In the last week in August 1963 Seymour Gordon, who had earlier discussed with Robinson the possibility of purchasing the store, flew to Bettendorf to meet with Jacobs and Wolcoff, after being informed by Robinson that he had suggested Gordon as a store manager for the prospective purchasers. Gordon met with Wolcoff and Jacobs at Robinson's store and discussed the possibility of his employment as general manager and buyer for the Harris Discount Store, which would be the successor to Robinson's store. On Labor Day weekend Gordon returned to Bettendorf and met Jacobs and Wolcoff at a motel. There he also met Davis, who this time was introduced to Gordon as 'Pinky Diamond'. The four men then discussed the terms of Gordon's employment, which included an agreement that Gordon would receive an additional percentage of the net if he would lend the appellants $5,000 for two or three weeks, which amount was the purchase price of the store. On September 9th Gordon returned with the $5,000 and on September 11, 1963, the sale of the store fixtures was consummated. Articles of Incorporation for the Harris Discount Center, Inc., had been filed with the Iowa Secretary of State on August 21st. By September 9th a form letter and a false credit reference and financial statement were drawn for the new corporation and an employee, Dorothy Walton, was hired to mail out over a thousand of these documents to addresses given to her by Wolcoff.
Two other employees were also hired as buyers for the store. They placed orders to manufacturers from catalogs the manufacturers sent to the store in response to the form letter, credit reference and financial statement. By September 23rd merchandise began coming into the store in some quantity while orders continued going out through salesmen who called at the store and through mail orders. The incoming merchandise would be piled in the rear of the store. As this rear area would fill up, the merchandise was removed from the store. The employees, upon arriving at the store in the morning, observed that merchandise which had nearly filled the receiving room the evening before had disappeared. When they asked the appellants about this, the employees would be told that the missing merchandise had been removed to a warehouse across the river and that it would be returned when the redecorating of the store was completed. Even after the redecorating was completed, however, merchandise continued disappearing from the store. The evidence indicated that both Jacobs and Wolcoff participated in removing the merchandise to places of business in Chicago, including a 'Harris Discount Center' which Jacobs said he had in Chicago and that it had a warehouse to which he was sending the merchandise.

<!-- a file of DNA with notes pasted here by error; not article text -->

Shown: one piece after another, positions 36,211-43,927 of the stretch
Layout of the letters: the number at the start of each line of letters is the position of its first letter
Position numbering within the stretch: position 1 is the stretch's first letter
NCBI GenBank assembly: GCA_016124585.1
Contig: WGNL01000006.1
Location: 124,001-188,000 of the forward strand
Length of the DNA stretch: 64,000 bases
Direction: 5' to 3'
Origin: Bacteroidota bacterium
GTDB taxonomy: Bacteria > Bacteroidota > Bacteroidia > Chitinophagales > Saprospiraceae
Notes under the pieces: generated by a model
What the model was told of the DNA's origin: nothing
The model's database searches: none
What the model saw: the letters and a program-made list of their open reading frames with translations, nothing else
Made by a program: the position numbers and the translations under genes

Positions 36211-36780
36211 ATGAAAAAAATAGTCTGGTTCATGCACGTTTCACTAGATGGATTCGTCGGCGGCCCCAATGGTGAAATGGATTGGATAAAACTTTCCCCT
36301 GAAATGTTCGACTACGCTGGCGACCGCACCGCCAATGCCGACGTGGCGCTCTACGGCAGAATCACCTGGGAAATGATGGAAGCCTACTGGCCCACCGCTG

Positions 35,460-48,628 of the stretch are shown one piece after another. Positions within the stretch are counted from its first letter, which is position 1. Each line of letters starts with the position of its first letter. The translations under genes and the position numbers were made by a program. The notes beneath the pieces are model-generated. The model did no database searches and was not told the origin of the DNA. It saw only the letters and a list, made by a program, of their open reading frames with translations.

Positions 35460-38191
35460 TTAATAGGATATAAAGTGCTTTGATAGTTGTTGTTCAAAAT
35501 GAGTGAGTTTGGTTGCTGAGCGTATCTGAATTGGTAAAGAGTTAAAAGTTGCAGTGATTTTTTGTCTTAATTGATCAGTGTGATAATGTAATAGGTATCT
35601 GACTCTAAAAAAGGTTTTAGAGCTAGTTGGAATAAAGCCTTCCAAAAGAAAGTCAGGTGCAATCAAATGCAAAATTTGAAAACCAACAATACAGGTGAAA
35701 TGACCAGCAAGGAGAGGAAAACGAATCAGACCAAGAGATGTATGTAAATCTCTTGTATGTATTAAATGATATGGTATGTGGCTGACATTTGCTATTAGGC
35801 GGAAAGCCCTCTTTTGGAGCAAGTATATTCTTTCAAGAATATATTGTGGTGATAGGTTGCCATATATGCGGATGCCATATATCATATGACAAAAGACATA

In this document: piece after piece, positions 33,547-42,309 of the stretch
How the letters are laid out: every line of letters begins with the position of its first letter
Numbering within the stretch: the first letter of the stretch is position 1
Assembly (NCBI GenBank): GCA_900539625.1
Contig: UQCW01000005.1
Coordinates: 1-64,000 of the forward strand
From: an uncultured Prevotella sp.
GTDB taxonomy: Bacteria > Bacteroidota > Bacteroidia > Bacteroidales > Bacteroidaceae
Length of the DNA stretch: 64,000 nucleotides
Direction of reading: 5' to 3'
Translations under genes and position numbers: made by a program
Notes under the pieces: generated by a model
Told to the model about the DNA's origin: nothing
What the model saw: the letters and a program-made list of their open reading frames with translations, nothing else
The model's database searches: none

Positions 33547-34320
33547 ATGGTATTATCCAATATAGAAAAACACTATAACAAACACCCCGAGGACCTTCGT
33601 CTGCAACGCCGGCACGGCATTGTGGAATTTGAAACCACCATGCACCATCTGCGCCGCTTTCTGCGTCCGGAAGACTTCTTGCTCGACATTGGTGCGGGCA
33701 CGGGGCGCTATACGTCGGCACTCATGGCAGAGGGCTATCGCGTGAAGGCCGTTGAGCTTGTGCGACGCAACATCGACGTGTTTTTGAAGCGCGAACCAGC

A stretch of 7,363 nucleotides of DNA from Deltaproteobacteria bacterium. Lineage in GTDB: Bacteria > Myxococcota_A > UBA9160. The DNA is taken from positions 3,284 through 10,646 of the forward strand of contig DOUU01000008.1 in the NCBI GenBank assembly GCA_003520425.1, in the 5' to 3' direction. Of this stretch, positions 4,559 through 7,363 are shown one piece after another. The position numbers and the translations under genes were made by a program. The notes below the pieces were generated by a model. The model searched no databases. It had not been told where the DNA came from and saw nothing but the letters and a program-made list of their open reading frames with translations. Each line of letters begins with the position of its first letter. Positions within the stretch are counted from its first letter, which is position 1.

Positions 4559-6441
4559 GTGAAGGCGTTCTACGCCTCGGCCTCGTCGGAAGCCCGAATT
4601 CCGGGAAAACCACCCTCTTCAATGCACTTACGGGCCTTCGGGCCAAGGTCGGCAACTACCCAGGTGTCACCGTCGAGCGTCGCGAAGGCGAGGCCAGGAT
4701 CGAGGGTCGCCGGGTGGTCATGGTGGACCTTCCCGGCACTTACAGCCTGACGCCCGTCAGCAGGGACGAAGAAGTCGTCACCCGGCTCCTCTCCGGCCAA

During the latter part of October Jacobs and Wolcoff left for California on a buying trip, and none of the four defendants was ever seen at the store again. In all, $117,876.26 worth of merchandise was delivered to the Harris Discount Store in Bettendorf. A total of $6,909.70 was paid to the suppliers of this merchandise and this total includes a $6,003.90 payment made to one of the suppliers.
On November 27, 1963, a petition in bankruptcy was filed against Harris Discount Center, Inc. The Trustee in Bankruptcy ultimately recovered $5,751.34 as proceeds of a sheriff's sale of the Harris Discount Store's assets, and an additional $100.00 from the sale of the store fixtures. All four defendants
were given notice of the bankruptcy proceedings, and while Rosenberg, Davis and Jacobs appeared at those proceedings, no additional recovery resulted from those appearances.
A grand jury in the Southern District of Iowa, Davenport Division, returned an indictment against the four defendants below on November 16, 1964. Count 1 of the indictment charged a conspiracy to violate the bankruptcy laws of the United States, in violation of 18 U.S.C.A. § 371. Count 2 charged a concealment of assets, in violation of 18 U.S.C.A. § 152. Counts 3 through 14 charged mail fraud, in violation of 18 U.S.C.A. § 1341. The four named defendants pleaded not guilty and the case was set for jury trial. Prior to trial leave was granted to the United States Attorney, on June 29, 1966, to dismiss Count 2 of the indictment. The trial commenced on August 2, 1966. Prior to submitting the case to the jury Counts 5, 6, 8, 10 and 14 were withdrawn from jury consideration. On August...